Making Sense Of Mobile Search

How is the mobile revolution reshaping search, shopping, and customer relationship management?

That's a big question, of course, but some new findings from Hitwise -- a division of Connexity -- point us in the right direction.

For one, mobile devices now account for a majority -- or near majority -- of online searches for almost every major industry.

And, mobile tends to serve a larger role in answering consumers’ queries early on in the purchase funnel, according to John Fetto, senior analyst at Hitwise.

“When it comes to planning trips or big purchases, mobile tends to serve a larger role in answering consumers’ questions early on in the purchase journey, but then declines somewhat as consumers move on to more intense research or conduct transactions,” Fetto notes in the new report.

The new data also shows that retail-related mobile searches continue even after customers enter a store. Roughly 77% of retail searches that mention “coupon” are initiated on a smartphone or tablet -- as are 73% of searches seeking a “sale,” and 68% of “discount” searches. 

Likewise, comparison searches that have the potential to close a sale -- such as those focused on “return policy,” “price match” or “reviews” -- were initiated on a mobile device at least 77% of the time, according to the Hitwise analysis.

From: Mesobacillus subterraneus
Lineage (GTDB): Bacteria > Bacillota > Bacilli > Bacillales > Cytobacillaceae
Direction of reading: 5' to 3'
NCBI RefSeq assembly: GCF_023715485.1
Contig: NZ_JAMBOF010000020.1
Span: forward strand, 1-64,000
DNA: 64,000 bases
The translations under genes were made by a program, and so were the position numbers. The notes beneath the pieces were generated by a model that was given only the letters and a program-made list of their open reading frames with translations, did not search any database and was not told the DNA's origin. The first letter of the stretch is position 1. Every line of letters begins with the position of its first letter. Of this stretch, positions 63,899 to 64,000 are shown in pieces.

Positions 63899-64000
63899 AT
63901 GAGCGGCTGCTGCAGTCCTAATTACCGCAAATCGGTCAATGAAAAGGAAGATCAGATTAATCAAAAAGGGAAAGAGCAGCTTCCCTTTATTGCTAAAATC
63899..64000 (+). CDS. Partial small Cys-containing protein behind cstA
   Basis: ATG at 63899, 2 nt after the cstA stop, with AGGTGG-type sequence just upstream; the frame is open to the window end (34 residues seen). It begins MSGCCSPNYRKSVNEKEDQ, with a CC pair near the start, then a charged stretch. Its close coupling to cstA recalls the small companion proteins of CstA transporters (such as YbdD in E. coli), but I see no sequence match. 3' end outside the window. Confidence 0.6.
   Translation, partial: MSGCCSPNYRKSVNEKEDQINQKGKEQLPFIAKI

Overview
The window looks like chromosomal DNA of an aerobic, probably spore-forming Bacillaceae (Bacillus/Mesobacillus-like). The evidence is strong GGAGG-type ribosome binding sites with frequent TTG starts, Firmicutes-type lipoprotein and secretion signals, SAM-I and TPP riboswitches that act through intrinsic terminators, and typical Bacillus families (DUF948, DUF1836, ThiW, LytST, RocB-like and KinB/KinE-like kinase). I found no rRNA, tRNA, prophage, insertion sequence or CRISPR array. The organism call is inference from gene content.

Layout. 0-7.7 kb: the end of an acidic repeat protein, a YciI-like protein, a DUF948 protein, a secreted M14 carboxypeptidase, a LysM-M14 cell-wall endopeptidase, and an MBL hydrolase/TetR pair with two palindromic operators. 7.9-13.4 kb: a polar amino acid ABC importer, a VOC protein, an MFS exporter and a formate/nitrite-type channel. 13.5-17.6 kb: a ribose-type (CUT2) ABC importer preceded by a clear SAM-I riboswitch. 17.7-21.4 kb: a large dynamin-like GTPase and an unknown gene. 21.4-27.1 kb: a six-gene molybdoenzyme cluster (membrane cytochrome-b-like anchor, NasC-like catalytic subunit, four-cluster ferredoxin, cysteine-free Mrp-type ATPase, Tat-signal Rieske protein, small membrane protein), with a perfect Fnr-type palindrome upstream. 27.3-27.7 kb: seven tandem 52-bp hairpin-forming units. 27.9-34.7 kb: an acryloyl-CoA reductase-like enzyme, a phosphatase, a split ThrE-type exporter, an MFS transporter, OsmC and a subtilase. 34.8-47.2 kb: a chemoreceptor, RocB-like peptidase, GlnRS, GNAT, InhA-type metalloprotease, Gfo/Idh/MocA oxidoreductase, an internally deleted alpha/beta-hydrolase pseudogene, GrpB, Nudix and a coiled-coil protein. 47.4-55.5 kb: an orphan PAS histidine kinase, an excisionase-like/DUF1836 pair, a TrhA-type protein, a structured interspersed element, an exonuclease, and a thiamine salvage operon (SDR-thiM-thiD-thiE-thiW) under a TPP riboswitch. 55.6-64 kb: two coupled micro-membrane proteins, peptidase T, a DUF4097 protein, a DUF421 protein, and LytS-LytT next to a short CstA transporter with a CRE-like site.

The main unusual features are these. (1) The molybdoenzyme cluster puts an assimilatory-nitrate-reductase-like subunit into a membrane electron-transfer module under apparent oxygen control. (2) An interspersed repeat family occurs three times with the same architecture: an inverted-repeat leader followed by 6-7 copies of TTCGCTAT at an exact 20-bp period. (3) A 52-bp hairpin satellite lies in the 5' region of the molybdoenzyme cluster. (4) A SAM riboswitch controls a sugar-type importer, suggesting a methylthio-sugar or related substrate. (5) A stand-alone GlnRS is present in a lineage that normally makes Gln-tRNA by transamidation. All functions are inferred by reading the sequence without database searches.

The study also confirms that deal-seeking searches for online purchases -- like those looking for a “promo code” -- are more likely to start off on a desktop, as traditional computers are still the preferred device for conducting most types of online transactions.

Location-based retail searches, meanwhile, are among those most heavily skewed towards mobile. These include searches that incorporate the words “near me,” “hours,” “24 hour” and those that start out with “where to buy…”

The study examined hundreds of thousands of online search queries measured by Hitwise across multiple devices, including 3.5 million smartphones and tablets. The analysis, which leveraged the AudienceView platform, focused on a four-week period beginning, this spring, and included searches performed on all search engines.

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